In this study by Shanghai Jiao Tong University and General Motors Company on liquid metal Embrittlement (LME)Z-11, hot dipped 1.2mm galvanized QP980 steel sheets with a 6 micron thick zinc rich coating on top of a 2 micron thick transition zone to the base metal were used. The laser welder is tilted 5º ahead of weld pool to avoid back reflection. The welding velocity was varied from 4-6 m/min and laser power from 4-6.5 kW. Referencing Table 1, Schedules #1–4 were intended to investigate effects of laser power on LME cracks using 6 m/min. schedules #4–6 varied velocity with the laser power staying constant at 4.5 kW. In addition, schedules #6 and #7 varied laser power at a relatively lower welding velocity of 4 m/min.
Full penetration welds did not result in cracking while partial penetration welds with lower energy density did. The lowest energy density welds resulted in no cracking but the penetration was barely beyond the faying surface. Cracks resembles an inverse “Y” where the cracks initiated at the faying surface and propagated along the direction of solidification towards the weld centerline. Cracks at notch root were wider than centerline crack indicating grain boundary separation. The fracture method is characteristic of quasi-cleavage indicating that the grain boundaries were embrittled by Fe-Zn intermetallics. Crack initiation at the faying surface can be explained by the residual stresses that form highest at the faying surface during cooling. This stress concentration is eliminated with full penetration weld pass as well as in wide and shallow passes as seen in Figure 1.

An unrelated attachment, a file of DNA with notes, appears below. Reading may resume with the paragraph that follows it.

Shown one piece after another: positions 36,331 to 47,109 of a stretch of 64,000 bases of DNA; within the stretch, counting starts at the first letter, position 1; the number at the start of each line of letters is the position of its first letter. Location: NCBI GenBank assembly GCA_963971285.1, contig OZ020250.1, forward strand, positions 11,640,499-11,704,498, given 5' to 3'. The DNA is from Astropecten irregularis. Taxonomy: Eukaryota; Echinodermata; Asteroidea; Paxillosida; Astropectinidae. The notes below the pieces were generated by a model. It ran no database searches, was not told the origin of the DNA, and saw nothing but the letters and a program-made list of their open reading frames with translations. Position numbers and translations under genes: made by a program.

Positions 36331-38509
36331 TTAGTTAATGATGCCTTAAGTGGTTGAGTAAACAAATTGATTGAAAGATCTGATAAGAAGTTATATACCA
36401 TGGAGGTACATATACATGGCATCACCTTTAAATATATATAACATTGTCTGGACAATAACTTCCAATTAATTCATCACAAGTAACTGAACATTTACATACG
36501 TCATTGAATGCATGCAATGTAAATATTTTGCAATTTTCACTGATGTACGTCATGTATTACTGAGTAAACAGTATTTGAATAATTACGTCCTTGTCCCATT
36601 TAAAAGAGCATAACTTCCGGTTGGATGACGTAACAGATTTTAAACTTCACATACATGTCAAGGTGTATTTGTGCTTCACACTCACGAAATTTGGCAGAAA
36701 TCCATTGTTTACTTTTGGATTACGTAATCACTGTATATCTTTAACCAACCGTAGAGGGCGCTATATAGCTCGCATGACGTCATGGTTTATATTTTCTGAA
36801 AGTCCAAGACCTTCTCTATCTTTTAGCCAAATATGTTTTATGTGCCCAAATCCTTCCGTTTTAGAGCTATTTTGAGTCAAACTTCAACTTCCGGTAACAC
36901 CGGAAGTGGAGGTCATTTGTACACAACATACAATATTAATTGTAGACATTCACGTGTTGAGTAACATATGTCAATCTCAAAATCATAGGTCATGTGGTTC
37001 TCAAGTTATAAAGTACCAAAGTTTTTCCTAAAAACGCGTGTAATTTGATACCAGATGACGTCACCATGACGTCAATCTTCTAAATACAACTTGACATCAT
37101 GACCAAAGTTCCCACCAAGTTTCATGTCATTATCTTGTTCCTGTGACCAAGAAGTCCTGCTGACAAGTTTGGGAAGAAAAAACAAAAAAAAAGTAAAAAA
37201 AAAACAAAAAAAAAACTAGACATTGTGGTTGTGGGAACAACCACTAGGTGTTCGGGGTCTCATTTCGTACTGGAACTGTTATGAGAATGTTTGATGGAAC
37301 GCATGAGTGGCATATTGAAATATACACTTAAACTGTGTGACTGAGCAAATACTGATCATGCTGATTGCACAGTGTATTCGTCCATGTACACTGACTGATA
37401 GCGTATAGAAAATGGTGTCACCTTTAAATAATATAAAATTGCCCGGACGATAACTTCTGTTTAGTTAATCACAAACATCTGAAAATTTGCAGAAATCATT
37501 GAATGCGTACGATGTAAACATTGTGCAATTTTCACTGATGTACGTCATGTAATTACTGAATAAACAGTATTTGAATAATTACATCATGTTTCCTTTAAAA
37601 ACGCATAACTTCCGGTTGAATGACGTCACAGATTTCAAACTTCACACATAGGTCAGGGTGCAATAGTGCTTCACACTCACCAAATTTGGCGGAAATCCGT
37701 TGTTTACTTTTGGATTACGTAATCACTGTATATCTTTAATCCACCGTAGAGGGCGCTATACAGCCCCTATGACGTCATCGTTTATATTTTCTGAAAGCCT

Because the process of laser welding is so short, the vaporized zinc and intermetallics do not have time to outgas completely. The liquid zinc diffuses along the austenite grain boundaries and stabilize ferrite given ferrite has a higher solubility of Zn compared to austenite. The remaining liquid Zn reacts with the ferrite to form the solid Γ-Fe3Zn10 which is a hard brittle intermetallic that can easily induce cracking. Another peritectic reaction occurs with Γ-Fe3Zn10 and liquid zinc forming another brittle intermetallic δ-FeZn10. The stabilized ferrite and intermetallics occur before austenite transform to martensite and remains even after this reaction occurs.
The formation of the intermetallics between the grain boundaries decreases ductility and with the combination of the high residual stress and stress concentration at the faying surface, the crack initiates and propagates. The cracking follows the grain growth to the center of the weld. Liquid Zn accumulates at the center of the weld and results in Fe-Zn intermetallics with low ductility that can eventually propagate cracking that occurs at the edge of the weld. Welds that result in a smaller cross-sectional area on the faying surface benefit from the reduction in vaporized Zn that cannot be outgassed while full penetration welds with keyhole mode can allow Zn to out gas from both the top and bottom of the weld as well as increased nugget size decreasing the Zn concentration to where brittle Fe-Zn phases do not form. Full penetration welds are recommended to reduce residual stress as well as allow sufficient outgassing of vaporized Zn in the weld pool.
LME cracks initiated at the weld notch root on the faying surface and propagated towards the center of the weld along the direction of columnar growth. Brittle intermetallic help induce cracking in the weld metal in addition to restraint from the weld joint. Full penetration welds were found to reduce Zn content from the weld in addition to reducing restraint as compared to partial penetration welds. The full penetration weld allowed for zinc to be outgassed from the weld on both sides reducing the Zn content in the weld to an acceptable level. Full penetration welds also reduced the residual stresses that formed during partial penetration welds due to the restraint on the root side of the weld.